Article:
Hormone responsive human breast cancer in long term tissue culture: effect of insulin

C. K. Osborne, G. Bolan, M. E. Monaco, M. E. Lippman

Research output: Contribution to journalArticlepeer-review

210 Scopus citations


The mechanisms of steroid and peptide hormone action in human breast cancer are poorly understood. The authors have previously characterized a cell line of human breast cancer in long term tissue culture that possesses various steroid hormone receptors and responses, providing a model for the study of steroid hormone action. The present studies describe a human breast cancer in vitro that responds to physiologic concentrations of insulin with an increased rate of macromolecular synthesis and growth. Thymidine and uridine incorporation in cells in serum free medium are stimulated by 10-11M insulin and are maximal with 10-8M. Leucine incorporation is stimulated by 5x10-11M insulin and is maximal with 10-9M. Significant stimulation of uridine and leucine incorporation is evident by 3 hr and maximal by 10 hr. A 10 hr lag period exists for insulin stimulation of thymidine incorporation, which is maximal from 14 to 24 hr. The effect of 10-8 M insulin on macromolecular synthesis is accompanied by a 69% increase above controls in the number of cells after 24 hr. The effect on macromolecular synthesis is observed in glucose free medium. Insulin's effect on protein synthesis is not blocked by inhibition of RNA synthesis with actinomycin D. Glucocorticoids partially inhibit the action of insulin in these cells. This system provides a model for studying insulin action, and suggests that some human breast cancer may show growth regulation by insulin.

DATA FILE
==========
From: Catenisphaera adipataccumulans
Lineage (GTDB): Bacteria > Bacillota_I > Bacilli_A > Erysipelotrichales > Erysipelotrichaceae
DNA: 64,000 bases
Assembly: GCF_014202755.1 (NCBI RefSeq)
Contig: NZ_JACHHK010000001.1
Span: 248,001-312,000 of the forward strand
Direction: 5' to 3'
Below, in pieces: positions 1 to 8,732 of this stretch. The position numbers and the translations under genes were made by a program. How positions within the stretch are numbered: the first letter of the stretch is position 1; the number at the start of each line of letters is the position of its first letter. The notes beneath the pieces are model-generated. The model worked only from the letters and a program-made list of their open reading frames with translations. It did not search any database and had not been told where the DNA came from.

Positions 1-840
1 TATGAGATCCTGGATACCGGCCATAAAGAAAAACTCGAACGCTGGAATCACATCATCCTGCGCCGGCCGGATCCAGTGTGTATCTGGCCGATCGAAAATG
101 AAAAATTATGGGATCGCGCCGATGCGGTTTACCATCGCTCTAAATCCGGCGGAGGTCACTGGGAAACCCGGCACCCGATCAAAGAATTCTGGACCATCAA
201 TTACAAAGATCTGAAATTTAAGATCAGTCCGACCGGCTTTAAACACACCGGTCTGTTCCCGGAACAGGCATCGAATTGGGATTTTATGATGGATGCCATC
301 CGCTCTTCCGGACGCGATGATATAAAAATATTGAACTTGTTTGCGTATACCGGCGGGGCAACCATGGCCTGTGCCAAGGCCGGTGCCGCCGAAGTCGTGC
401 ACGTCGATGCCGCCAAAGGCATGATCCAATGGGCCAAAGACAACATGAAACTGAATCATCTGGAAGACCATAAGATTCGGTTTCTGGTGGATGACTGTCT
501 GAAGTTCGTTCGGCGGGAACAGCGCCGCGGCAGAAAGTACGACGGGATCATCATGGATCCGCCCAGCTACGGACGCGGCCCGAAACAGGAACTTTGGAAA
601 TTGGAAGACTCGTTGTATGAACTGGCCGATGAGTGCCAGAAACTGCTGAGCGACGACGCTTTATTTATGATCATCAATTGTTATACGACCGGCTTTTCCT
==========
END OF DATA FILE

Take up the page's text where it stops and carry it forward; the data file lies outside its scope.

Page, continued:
Original languageEnglish (US)
Pages (from-to)4536-4540
Number of pages5
JournalProceedings of the National Academy of Sciences of the United States of America
Issue number12
StatePublished - 1976

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